The directions hearing room into which this newspaper was invited, creates a more relaxed environment, as opposed to the courtroom and it is this atmosphere the judge said, that allows for a certain level of comfort between the parties, to say how they feel.
The judge in the same vein, however, cautioned that where this is not the end result, after a period of discussion, courtroom trial proceedings would commence.
Justice Kurtzious also pointed out that there have been some cases where the court was able to refer parties to court annexed mediation, a section of the Family Court, where alternative means of dispute resolution can be explored, apart from the courtroom.
The Family Court also has an onsite probation officer, who, on the court’s request, provides immediate observation of relations between children and parents, where the need so arises.
The officer assigned to the court, who is also a Child Care and Protection Officer, would thereafter prepare reports after conducting follow-up interviews to update the court on the particular case.
The Family Court also caters for potential litigants who may not have an attorney, and who have not yet initiated legal proceedings, to walk into its registry to seek guidance from its customer service representatives, as to the way forward in beginning proceedings.
The judge said that these persons, who are referred to as walk-in applicants, can then seek the assistance of the Legal Aid Clinic, to whom the Registry staff would direct them.
The Family Court block is also outfitted with a Child Care Room where litigants can leave their minor children, while their matters are being heard. During this time, the children are cared for by childcare workers who are staff members of the court.
The room also caters for supervised visits between children and parents where the court so orders in custody hearings. There, the childcare workers and probation officers, will observe interactions between children and parents, and ensure that visitation timelines are adhered to.
The room is however not limited to the children of litigants before the Family Court, but all litigants before the Supreme Court in general, who, when they have to attend court, would otherwise have no one to supervise their children.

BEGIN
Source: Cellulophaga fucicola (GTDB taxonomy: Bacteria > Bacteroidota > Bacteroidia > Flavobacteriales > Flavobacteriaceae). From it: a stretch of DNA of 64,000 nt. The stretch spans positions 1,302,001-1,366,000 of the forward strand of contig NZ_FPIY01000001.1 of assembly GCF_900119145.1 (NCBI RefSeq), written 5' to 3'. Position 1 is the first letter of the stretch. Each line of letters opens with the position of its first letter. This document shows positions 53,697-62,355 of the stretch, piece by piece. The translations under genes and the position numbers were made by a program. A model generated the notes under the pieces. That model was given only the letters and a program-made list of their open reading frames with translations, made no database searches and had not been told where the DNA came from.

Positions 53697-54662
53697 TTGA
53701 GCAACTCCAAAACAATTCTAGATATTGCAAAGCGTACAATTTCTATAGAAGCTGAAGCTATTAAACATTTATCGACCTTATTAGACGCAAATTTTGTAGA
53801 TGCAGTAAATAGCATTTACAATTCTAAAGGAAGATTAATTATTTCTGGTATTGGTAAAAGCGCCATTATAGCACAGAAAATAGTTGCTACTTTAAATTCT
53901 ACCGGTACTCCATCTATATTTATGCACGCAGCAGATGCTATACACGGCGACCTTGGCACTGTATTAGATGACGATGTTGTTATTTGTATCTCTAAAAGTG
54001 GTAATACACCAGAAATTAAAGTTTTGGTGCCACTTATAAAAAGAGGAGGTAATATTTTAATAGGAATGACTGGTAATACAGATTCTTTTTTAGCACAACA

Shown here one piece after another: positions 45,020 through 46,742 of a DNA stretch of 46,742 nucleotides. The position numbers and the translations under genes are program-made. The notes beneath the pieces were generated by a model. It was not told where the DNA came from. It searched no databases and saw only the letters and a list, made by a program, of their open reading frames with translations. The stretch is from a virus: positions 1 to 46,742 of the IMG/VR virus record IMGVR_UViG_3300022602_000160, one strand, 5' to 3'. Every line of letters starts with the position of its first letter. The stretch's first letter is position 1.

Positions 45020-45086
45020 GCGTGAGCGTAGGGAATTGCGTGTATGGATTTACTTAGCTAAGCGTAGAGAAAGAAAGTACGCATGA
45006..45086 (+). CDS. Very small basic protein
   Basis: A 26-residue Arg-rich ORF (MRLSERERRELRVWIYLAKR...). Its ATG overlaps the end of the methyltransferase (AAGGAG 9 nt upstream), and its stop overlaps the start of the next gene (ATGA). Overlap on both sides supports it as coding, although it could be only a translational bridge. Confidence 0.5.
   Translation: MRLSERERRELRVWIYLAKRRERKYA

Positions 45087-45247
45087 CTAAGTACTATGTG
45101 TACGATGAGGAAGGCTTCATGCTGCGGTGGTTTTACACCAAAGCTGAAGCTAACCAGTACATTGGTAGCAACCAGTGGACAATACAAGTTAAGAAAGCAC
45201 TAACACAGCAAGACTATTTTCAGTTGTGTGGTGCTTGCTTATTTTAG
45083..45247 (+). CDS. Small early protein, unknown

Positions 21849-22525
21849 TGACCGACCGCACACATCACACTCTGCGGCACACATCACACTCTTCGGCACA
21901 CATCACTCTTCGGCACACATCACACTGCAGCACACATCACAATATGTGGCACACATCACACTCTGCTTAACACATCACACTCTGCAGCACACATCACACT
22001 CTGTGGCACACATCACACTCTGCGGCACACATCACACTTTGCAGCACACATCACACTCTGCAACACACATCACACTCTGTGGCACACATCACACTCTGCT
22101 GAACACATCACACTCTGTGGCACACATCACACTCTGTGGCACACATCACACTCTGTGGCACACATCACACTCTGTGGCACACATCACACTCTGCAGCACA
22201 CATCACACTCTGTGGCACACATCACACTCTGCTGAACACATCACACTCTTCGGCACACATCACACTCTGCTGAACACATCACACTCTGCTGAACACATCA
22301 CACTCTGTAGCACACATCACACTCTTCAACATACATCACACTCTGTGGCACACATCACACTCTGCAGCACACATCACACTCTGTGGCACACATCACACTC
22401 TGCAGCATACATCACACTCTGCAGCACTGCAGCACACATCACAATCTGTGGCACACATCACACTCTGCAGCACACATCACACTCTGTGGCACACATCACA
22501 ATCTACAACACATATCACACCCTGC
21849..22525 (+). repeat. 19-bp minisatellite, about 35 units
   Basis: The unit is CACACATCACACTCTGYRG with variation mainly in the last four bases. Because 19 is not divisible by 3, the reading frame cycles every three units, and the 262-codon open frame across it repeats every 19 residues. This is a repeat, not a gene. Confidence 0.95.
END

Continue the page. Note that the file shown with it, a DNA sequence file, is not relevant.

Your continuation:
The room caters for all minor children, from infancy to 17-years of age, and operates from Monday to Friday, between the hours of 8am and 4.30pm.
Visitations are so organized, that only one set of parents/guardians and their child/children would occupy the space at any given time.
Meals for the children utilising the room are provided for by the Child Care and Protection Agency, which falls under the ambit of the Ministry of Social Protection.
To boost its service delivery, the courts are equipped with skype technology which it says has contributed to reducing delays.
Justice Kurtzious said that while there may be occasional challenges facing the Family Court, it is progressing. She said that its resounding success also depends largely on the adherence of legal practitioners to case management rules, and their compliance with strict timelines set by the court.
In its 2016 Yearly Report, the Family Court said that its efforts are to facilitate the maintenance of public trust and confidence.
According to the report, for the period June to December of last year, the court had an intake of six custody with maintenance matters, one custody with division of property case and eight custody with access matters.
For the same period, 14 division of property matters were brought before it, eight for injunction with division of property, and one for maintenance of division of property case.
As regards divorce statistics for the said period, 18 divorce with custody matters were laid before the court, three divorce with maintenance, four divorce with access, two divorce with division of property, two divorce with custody and division with property matters and 14 divorce with maintenance and division of property cases.